The KMSKA (Koninklijk Museum voor Schone Kunsten Antwerpen) or Royal Museum of Fine Arts in Antwerp, Belgium hosts a vast collection of artworks embracing fully seven centuries of art history in Flanders and in Europe, from the Flemish Primitives to the Expressionists. The museum is contained in a 19th century building, one of the city’s most prominent examples of neoclassical architecture, which has been undergoing a major renovation and expansion project for several years. KAAN Architecten, winner of the 2003 international design competition, is now ready to unveil the main phase in the project bringing a new contemporary allure to this historic building.
The museum was opened in 1890 and designed by architects Jacob Winders and Frans van Dyck in an already dense urban fabric, making use of an area occupied by the ruins of a previous 16th-century construction. To recover the historic building and restore its monumental character, the architects have concealed the new expansion within the existing structure, preserving the image of the neoclassical building to offer an example of "resilience" in this fast-changing part of the city.
KAAN Architecten’s plan for the interiors provides for subdivision of the general layout into three parts: a public entrance area, the central exhibition space, and, lastly, offices at the rear of the building. The architects modified and redesigned the distribution routes to permit the coexistence of the old and new museums. In the original project, the exhibition route allowed visitors to stroll among the artworks while continuing to view the landscape outside from numerous lookouts and patios, but the museum’s internal routes and visual connections with the city had been altered over the course of the 20th century.
KAAN Architecten redefine the routes and create new experiences leading visitors along an enchanting voyage of discovery of art, combining the two museums in a single building. From the plaza in front of the building, up the monumental grand staircase and through the big restored doors, we enter the entrance hall, a key node for accessing the principal public functions (the information and interactive area, the coffee shop, the auditorium, the bookshop, etc). The entrance hall leads to the majestic de Keyserzaal, named after artist Nicaise de Keyser where visitors are introduced to two different routes and experiences: the new 21st century museum on one side, and the renovated 19th century museum on the other, via the grand staircase to the main floor. In the halls of the historic museum, the architects have restored the original colour palette and decorative features, returning the spaces to their original splendour.
The new 21st century museum, on the other hand, is built in the heart of the building, in what used to be the four original patios. In these exhibition spaces, the architects choose bright white walls and glossy flooring with a dazzling effect that augments the daylight from the tall light wells.
Images courtesy of KAAN Architecten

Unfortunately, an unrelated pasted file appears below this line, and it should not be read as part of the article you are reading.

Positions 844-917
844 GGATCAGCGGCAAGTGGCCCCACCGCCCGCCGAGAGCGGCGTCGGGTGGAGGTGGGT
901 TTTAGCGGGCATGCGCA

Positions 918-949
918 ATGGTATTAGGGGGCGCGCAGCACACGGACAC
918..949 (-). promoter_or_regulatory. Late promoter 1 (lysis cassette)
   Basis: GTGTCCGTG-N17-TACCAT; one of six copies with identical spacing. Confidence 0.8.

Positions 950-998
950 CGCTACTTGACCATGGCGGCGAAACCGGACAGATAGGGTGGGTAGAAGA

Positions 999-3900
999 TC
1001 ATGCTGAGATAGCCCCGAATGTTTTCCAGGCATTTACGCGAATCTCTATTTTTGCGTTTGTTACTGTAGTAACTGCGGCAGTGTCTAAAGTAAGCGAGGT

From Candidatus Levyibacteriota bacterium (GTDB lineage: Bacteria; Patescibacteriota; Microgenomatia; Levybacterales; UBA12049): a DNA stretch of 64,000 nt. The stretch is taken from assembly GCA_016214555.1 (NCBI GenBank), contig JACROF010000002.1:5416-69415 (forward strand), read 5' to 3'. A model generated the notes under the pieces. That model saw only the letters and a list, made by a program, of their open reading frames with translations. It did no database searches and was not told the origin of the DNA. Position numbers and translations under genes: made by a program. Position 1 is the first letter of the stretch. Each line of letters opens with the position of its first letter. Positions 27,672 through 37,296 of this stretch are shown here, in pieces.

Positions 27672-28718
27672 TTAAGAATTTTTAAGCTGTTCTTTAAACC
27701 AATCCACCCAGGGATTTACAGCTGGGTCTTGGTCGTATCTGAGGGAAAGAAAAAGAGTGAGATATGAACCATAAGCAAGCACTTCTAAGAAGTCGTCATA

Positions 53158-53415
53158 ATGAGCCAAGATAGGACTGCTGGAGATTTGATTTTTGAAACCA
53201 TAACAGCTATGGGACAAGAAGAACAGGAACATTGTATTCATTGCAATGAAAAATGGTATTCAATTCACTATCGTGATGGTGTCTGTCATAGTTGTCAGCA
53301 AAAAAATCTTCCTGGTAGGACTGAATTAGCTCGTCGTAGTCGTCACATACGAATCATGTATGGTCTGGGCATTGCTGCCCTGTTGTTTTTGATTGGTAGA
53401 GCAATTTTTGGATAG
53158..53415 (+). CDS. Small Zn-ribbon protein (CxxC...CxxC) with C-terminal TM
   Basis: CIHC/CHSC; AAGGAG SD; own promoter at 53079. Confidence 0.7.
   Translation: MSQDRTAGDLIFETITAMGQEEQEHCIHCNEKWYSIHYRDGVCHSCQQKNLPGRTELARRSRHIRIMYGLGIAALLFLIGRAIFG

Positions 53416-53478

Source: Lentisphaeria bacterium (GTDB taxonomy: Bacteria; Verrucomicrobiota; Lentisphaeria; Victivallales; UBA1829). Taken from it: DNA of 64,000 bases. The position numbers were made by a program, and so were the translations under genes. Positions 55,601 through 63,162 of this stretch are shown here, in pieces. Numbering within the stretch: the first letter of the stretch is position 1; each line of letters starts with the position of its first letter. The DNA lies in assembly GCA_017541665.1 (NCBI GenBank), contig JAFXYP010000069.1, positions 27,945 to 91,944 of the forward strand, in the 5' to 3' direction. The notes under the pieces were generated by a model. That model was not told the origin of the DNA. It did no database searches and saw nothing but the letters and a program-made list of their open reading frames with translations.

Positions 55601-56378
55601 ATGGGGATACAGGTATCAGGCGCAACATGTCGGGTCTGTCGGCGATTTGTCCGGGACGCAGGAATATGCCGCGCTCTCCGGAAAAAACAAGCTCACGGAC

Project name: Royal Museum of Fine Arts Antwerp (KMSKA)
Location: Leopold de Waelplaats 2, Antwerp (Belgium)
Architect: KAAN Architecten (Kees Kaan, Vincent Panhuysen, Dikkie Scipio)
Senior project leader: Walter Hoogerwerf
Project team: Valentina Bencic, Maicol Cardelli, Alice Colombo, Aksel Çoruh, Davis de Cos Roman, Sebastian van Damme, Paolo Faleschini, Raluca Firicel, Eva French i Gilabert, Michael Geensen, Narine Gyulkhasyan, Marco Jongmans, Martina Margini, Giuseppe Mazzaglia, Laura Ospina, Maurizio Papa, Ismael Planelles Naya, Giacomo Rizzi, Ralph van Schipper, Kim Sneyders, Koen van Tienen, Niels Vernooij, Martin Zwinggi
Primary client: Departement Cultuur, Jeugd en Media (Vlaamse Overheid)
Mandated client: Het Facilitair Bedrijf (Vlaamse Overheid)
User: Koninklijk Museum voor Schone Kunsten Antwerpen (KMSKA)
Masterplan development KMSKA: 2003—2010
Phase 1 + Phase 2:
Design phase: January 2010 — ongoing
Construction: December 2011 — ongoing
GFA: 30,000 sqm
Volume: 170,000 m3
Building footprint: 130 x 77 metres
Project costs: 66 Mln €
Phase 1 (preliminary works): Demolition, removal of atomic bunker, asbestos removal
Architect: KAAN Architecten, Rotterdam
Contractor: P. Roegiers & co nv, Kruibeke
Phase 2 (restauration of 19th century museum and construction of 21st century museum):
Architect: KAAN Architecten, Rotterdam
Contractor: THV Artes Roegiers – Artes Woudenberg, Kruibeke / Brugge
Management: KAAN Architecten, in collaboration with Bureau Bouwtechniek, Antwerp
Construction advisor, structural engineer, technical installations: Royal Haskoning DHV, Rotterdam Physics, fire control: Royal Haskoning DHV, Rotterdam; Bureau Bouwtechniek, Antwerp; KAAN Architecten, Rotterdam
Lights and acoustics: Royal Haskoning DHV, Rotterdam; KAAN Architecten, Rotterdam
Restauration advisor: Architectenbureau Fritz, Eperheide; KAAN Architecten, Rotterdam
Fixed furniture: KAAN Architecten, Rotterdam
Photographers: Stijn Bollaert, Karin Borghouts, Sebastian van Damme, Mediamixer